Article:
Bonnie Elizabeth Parker was just a 19-year–old nobody when she crossed paths with 21-year-old Clyde Champion Barrow in Texas on a January day in 1930. The two would become an explosive pair, destined to go down in history for all the wrong reasons.
More than one account has them first setting eyes on each other at a friend’s house. And it was love at first sight. Bonnie had been married since the age of 16 to an abusive jailbird, Roy Thornton. Clyde was single.
Their love affair suffered a delay when Clyde got put in jail just two months after they met. That didn’t deter Bonnie. She wrote him letters, visited him and even smuggled him a gun so he could break out. He was recaptured and sent back to prison, but the lovers reunited after his release in February 1932.
Together they sparked one of the most spectacular manhunts of the 1930s. Their 21-month crime spree took them across Texas, Oklahoma, Mississippi and New Mexico. Side by side they stole cars, robbed small banks, grocery stores and filling stations.
Clyde was credited with kidnapping, and some 13 murders, at least two of them police officers. At times he and Bonnie were joined by their brothers and other gang members.
Bonnie and Clyde met their end in a hail of steel-jacketed bullets on May 23, 1934, at dawn. They drove their Ford V-8 straight into an ambush of Texas and Louisiana lawmen that were hiding in the bushes along the highway near Sailes, Louisiana. They were killed instantly.
Their bullet-riddled car containing their dead bodies was towed to Conger’s Furniture and Funeral Home, where a crowd gathered to get a look. One witness said he could smell Bonnie’s perfume as he past the car.
Bonnie was still wearing her wedding ring when she died. Apparently she thought it wouldn’t be fair to divorce her husband while he was in prison. In reality, there would have been no way for her to file for divorce.
She was just four months shy of her 24th birthday.
She’s been shown in pictures toting guns and smoking cigars. But who knew that she wrote poetry? A few lines appear on her epitaph:
As the flowers are all made sweeter by the sunshine and the dew,
So this old world is made brighter by the lives
Of folks like you
And here are two of Bonnie Parker’s prophetic poems in full:
The Trail’s End
You’ve read the story of Jesse James
of how he lived and died.
If you’re still in need;
of something to read,
here’s the story of Bonnie and Clyde.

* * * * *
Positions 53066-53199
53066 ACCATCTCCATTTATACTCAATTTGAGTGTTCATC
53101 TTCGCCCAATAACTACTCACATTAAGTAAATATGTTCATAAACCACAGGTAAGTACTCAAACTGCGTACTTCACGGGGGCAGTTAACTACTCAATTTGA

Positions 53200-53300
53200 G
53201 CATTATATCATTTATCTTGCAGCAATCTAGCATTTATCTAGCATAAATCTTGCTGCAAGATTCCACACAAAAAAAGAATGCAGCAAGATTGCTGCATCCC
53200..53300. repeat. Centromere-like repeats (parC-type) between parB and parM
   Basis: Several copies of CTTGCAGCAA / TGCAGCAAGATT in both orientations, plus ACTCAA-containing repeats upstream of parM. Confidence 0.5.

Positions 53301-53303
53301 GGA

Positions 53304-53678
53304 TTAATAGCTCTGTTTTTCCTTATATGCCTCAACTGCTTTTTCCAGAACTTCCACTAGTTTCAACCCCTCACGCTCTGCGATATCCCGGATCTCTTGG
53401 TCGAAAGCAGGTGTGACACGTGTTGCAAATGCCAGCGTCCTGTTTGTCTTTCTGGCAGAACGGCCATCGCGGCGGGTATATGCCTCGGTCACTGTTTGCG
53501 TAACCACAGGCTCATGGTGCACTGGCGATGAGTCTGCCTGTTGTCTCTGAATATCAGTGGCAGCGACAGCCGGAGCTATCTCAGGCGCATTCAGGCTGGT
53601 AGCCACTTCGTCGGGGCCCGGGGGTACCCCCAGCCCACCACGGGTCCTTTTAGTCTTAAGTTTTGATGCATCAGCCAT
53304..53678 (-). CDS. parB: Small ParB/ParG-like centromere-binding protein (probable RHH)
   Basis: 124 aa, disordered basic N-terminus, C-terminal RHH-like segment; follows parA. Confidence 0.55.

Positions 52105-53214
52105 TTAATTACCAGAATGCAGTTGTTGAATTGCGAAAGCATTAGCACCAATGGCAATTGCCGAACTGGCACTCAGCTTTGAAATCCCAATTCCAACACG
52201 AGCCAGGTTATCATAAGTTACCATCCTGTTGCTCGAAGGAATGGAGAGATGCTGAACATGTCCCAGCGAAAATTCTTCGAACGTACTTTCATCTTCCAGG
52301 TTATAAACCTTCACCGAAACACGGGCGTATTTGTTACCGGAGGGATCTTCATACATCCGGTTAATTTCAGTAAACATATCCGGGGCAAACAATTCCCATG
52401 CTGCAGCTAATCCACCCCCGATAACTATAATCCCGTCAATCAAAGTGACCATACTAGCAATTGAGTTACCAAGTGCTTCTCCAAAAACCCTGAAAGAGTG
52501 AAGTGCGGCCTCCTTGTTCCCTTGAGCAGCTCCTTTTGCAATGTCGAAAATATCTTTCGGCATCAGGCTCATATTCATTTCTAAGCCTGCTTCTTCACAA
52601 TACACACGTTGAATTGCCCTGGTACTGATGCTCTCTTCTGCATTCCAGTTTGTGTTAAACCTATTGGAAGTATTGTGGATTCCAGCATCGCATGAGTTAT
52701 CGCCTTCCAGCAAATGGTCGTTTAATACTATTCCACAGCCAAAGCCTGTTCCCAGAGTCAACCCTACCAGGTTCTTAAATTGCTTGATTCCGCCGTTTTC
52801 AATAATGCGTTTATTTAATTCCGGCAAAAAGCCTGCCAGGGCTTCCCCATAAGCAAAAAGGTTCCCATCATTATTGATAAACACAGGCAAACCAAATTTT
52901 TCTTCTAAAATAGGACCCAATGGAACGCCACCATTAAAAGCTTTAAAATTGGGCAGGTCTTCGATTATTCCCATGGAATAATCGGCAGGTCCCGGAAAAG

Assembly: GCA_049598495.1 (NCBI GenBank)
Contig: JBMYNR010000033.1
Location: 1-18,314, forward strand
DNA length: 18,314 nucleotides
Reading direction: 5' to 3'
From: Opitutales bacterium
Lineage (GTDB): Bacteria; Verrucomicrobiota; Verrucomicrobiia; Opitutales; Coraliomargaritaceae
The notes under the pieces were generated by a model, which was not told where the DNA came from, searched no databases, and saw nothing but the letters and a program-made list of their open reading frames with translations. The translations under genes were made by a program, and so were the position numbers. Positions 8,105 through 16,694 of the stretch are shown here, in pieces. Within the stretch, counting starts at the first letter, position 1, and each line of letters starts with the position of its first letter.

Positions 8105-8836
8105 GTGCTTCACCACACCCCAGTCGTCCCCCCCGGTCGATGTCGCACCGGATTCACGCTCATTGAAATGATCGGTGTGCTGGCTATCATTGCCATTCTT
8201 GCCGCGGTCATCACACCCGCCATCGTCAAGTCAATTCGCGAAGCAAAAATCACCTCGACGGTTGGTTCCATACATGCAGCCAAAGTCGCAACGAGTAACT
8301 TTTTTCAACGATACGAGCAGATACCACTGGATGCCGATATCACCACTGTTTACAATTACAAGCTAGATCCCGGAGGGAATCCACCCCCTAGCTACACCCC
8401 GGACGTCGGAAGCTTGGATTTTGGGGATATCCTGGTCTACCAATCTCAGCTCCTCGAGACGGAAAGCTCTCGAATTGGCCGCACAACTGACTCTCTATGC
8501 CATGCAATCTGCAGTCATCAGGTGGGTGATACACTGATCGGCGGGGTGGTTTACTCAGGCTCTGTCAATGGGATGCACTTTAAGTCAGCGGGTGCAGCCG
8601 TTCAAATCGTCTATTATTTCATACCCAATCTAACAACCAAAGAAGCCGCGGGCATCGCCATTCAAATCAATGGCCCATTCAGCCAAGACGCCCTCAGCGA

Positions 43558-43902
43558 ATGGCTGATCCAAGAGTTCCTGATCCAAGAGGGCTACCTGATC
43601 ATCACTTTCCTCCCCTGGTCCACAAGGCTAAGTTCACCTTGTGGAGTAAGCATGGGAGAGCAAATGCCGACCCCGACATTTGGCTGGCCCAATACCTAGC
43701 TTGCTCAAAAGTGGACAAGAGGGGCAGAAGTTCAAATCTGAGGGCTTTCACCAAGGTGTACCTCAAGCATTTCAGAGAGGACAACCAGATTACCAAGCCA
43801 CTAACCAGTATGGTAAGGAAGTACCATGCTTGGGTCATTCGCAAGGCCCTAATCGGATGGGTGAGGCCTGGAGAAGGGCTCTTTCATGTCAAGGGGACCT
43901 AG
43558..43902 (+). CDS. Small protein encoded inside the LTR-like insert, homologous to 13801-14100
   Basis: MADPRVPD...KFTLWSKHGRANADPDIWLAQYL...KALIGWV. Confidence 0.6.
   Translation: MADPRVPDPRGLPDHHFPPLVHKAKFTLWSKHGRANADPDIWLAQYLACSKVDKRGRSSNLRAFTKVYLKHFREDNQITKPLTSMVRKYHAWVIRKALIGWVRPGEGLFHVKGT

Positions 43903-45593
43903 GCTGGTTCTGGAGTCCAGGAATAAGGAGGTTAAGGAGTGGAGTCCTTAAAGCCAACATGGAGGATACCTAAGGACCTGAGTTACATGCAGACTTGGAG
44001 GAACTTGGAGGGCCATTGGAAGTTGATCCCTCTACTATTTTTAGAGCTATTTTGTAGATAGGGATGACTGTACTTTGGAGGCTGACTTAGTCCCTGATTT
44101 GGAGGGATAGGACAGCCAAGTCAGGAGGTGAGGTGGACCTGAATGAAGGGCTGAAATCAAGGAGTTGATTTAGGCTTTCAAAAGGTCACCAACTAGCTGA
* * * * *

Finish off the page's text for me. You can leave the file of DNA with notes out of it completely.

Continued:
Now Bonnie and Clyde are the Barrow gang
I’m sure you all have read.
how they rob and steal;
and those who squeal,
are usually found dying or dead.
There’s lots of untruths to these write-ups;
they’re not as ruthless as that.
their nature is raw;
they hate all the law,
the stool pigeons, spotters and rats.
They call them cold-blooded killers
they say they are heartless and mean.
But I say this with pride
that I once knew Clyde,
when he was honest and upright and clean.
But the law fooled around;
kept taking him down,
and locking him up in a cell.
Till he said to me;
“I’ll never be free,
so I’ll meet a few of them in hell”
The road was so dimly lighted
there were no highway signs to guide.
But they made up their minds;
if all roads were blind,
they wouldn’t give up till they died.
The road gets dimmer and dimmer
sometimes you can hardly see.
But it’s fight man to man
and do all you can,
for they know they can never be free.
From heart-break some people have suffered
from weariness some people have died.
But take it all in all;
our troubles are small,
till we get like Bonnie and Clyde.
If a policeman is killed in Dallas
and they have no clue or guide.
If they can’t find a fiend,
they just wipe their slate clean
and hang it on Bonnie and Clyde.
There’s two crimes committed in America
not accredited to the Barrow mob.
They had no hand;
in the kidnap demand,
nor the Kansas City Depot job.
A newsboy once said to his buddy;
“I wish old Clyde would get jumped.
In these awfull hard times;
we’d make a few dimes,
if five or six cops would get bumped”
The police haven’t got the report yet
but Clyde called me up today.
He said,”Don’t start any fights;
we aren’t working nights,
we’re joining the NRA.”
From Irving to West Dallas viaduct